The Husqvarna 50 Rancher was Husqvarna’s first “all-around saw” (we’re not talking about the Husqvarna 50 dirt bike here!).
It’s a 49cc saw that was released in 1982 and designed for light tasks like pruning or limbing, as well as more demanding jobs like bucking larger logs for firewood.
Because it’s an old saw, it’s lacking some of the comfort features of the more modern saws, but if you see one listed for sale within your budget, it’s worth picking up.
The saw pictured throughout this post belongs to my dad’s friend, Wayne. He was using it to break down a gum tree that recently fell in the wind on my dad’s property.
Wayne loves the saw – he’s had it from new and “has never let him down.” He said he uses it for everything and that it’s an extremely versatile saw.
The Husqvarna 50 Rancher
The Husqvarna 50 Rancher is an important part of Husqvarna’s history.
Here’s what they say about the saw:
Landowners needed a simple, robust saw that was extremely reliable.
Husqvarna answered the call with the 50 Rancher. The first Husqvarna saw built for all-round use, it became immensely popular with farmers and forest owners in the United States.
The name ”Rancher” became so well-known that many customers walked into the store and asked to buy ”a Rancher saw,” without knowing it was a Husqvarna they were talking about.
Though it’s undergone numerous improvements, the saw remains in production to the present day, now called the 55 Rancher. The Husqvarna 55 Rancher, that is.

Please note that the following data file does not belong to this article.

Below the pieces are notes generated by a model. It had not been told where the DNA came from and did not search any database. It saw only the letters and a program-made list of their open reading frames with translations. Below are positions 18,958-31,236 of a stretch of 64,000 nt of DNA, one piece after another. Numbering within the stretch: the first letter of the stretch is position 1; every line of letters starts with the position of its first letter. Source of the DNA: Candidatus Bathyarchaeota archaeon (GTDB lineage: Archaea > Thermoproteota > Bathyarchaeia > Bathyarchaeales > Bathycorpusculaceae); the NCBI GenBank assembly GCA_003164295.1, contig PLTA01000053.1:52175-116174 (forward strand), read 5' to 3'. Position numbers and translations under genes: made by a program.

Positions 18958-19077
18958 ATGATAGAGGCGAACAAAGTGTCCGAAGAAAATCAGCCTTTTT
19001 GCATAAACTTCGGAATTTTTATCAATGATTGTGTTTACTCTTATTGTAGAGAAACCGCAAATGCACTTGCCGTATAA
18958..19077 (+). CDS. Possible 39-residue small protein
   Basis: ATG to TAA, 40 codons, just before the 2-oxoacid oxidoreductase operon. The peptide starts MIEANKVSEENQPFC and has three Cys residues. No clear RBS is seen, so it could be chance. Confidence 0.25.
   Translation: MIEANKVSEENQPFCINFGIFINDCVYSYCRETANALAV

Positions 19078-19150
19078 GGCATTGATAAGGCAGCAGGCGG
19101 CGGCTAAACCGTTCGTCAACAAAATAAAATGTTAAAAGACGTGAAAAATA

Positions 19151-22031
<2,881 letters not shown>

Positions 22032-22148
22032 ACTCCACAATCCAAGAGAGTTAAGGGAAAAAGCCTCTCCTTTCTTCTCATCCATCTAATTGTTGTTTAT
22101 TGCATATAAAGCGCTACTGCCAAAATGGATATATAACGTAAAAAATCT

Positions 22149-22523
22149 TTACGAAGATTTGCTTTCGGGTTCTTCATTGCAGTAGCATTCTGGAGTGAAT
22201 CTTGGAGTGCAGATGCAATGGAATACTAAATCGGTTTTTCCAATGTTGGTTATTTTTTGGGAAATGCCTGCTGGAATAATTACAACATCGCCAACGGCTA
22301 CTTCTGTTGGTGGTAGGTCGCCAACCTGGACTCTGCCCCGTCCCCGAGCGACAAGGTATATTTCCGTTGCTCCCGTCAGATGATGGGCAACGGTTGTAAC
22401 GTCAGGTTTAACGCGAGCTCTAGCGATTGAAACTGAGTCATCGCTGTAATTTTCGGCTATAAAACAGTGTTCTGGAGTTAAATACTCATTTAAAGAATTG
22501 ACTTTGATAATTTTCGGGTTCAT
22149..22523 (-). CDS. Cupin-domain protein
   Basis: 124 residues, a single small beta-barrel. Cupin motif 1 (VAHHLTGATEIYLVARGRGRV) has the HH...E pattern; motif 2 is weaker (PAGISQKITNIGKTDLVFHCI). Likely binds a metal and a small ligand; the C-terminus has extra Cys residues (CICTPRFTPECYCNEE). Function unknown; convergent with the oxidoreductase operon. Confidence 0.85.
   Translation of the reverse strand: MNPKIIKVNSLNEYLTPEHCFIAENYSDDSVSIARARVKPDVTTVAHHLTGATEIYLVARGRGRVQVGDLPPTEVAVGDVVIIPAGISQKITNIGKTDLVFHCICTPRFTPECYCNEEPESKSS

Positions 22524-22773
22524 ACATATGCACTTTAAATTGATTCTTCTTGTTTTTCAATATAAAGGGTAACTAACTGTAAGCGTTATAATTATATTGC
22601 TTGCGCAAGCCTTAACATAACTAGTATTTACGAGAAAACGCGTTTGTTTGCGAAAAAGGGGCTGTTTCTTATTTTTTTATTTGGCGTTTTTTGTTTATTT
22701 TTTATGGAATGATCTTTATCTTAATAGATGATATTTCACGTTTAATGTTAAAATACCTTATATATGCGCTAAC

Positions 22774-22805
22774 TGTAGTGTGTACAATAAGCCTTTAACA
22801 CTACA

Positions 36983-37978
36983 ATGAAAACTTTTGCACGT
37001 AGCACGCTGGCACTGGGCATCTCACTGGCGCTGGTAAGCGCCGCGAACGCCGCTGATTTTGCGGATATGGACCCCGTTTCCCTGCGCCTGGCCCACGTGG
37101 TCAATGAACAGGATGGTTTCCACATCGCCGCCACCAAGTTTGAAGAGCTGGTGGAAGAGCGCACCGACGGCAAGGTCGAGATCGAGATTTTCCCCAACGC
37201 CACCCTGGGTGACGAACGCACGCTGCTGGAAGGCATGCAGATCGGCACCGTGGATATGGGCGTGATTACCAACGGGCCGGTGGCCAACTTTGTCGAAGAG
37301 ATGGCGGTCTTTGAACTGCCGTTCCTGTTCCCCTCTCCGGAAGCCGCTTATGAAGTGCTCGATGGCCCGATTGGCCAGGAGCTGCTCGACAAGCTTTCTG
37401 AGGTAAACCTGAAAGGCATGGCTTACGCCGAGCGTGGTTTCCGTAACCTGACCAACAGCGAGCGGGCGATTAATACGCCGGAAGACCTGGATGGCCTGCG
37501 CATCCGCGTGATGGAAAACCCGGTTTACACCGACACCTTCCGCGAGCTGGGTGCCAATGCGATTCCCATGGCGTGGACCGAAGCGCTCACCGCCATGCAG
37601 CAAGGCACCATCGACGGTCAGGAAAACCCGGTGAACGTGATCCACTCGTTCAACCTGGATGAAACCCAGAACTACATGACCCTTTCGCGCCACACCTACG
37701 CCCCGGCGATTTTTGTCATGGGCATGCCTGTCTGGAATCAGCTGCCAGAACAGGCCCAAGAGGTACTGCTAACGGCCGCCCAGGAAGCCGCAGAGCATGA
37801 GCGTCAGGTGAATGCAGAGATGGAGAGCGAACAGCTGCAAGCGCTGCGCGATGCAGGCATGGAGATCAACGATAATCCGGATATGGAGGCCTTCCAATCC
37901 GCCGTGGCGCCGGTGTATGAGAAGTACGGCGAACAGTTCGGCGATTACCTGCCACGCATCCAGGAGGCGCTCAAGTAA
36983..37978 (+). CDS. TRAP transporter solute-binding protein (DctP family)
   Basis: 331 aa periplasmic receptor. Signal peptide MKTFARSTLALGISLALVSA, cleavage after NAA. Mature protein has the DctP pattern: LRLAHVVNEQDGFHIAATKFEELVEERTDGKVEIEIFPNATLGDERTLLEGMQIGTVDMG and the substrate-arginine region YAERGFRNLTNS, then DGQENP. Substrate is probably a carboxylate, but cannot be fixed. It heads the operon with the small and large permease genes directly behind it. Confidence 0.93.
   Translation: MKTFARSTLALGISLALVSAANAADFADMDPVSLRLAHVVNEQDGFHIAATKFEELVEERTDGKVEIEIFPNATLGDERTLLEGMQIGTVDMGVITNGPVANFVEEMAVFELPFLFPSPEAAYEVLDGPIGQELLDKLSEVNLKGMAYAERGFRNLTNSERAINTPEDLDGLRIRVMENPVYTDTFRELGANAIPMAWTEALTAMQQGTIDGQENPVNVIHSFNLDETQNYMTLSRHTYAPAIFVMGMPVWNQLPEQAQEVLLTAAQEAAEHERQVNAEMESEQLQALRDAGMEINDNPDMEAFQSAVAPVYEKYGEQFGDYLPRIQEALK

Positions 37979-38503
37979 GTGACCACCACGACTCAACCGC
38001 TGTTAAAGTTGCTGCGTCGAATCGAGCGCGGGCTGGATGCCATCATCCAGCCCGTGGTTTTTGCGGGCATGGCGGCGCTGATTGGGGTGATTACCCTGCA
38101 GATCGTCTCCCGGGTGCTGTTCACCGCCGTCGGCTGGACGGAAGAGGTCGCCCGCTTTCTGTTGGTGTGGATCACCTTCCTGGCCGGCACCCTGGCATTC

I have the 450 and use it all the time – for a 50cc saw it runs really well. I can put it through anything and it doesn’t complain.
None of these saws are pro saws – the Rancher chainsaws are at the top of the homeowner models before your go pro.
This means they’re made a bit cheaper and they are not designed to be used all the time.
The Ranchers are reasonably lightweight, so they’re good for older people who are starting to struggle to start chainsaws and use them for any length of time. Also good for those who simply aren’t used to using heavy saws and haven’t built up the strength!
Husqvarna 50 Versions
There are actually three different versions of the 50.
They are the:
- Husqvarna 50 – released 1985
- Husqvarna 50 Rancher – released 1983
- Husqvarna 50 Special – released 1989
The 50 and the Rancher are very similar.
Some differences include:
- 50: 48.7 cc (2.92 cu. in.); 50 Rancher: 49 cc (3.0 cu. in.)
- Flywheel coil gap (50:0.3 mm; Rancher: 0.4 mm)
- Orange cover on the 50, white top on the Rancher
While the 50 Special has a wider bore (45 mm vs 44 mm) making it a 51 cc with more power. The special also weighs a bit more (13.5 lbs vs 13 lbs), has an inertia-activated chain brake (rather than mechanical), higher RPMs, and a few other differences.
The versions are often easily identified by their different colored top covers.
Here’s what one fellow said about the versions and their top cover colors:
The first model 50 came around in the early 80s branded as a ‘Rancher’ and had a white top cover.
Somewhere around 85-86 they dropped the Rancher and just labeled it as a 50, changed the top cover to grey, and redesigned the chain brake assembly a little.
Then in 87-88, the top cover was changed to black and the series ended in 89 with the 50 Special.
Let us all know more about the cop cover color differences and their meaning in the comment section at the bottom of this article.
Another fan of the Husky 50 said: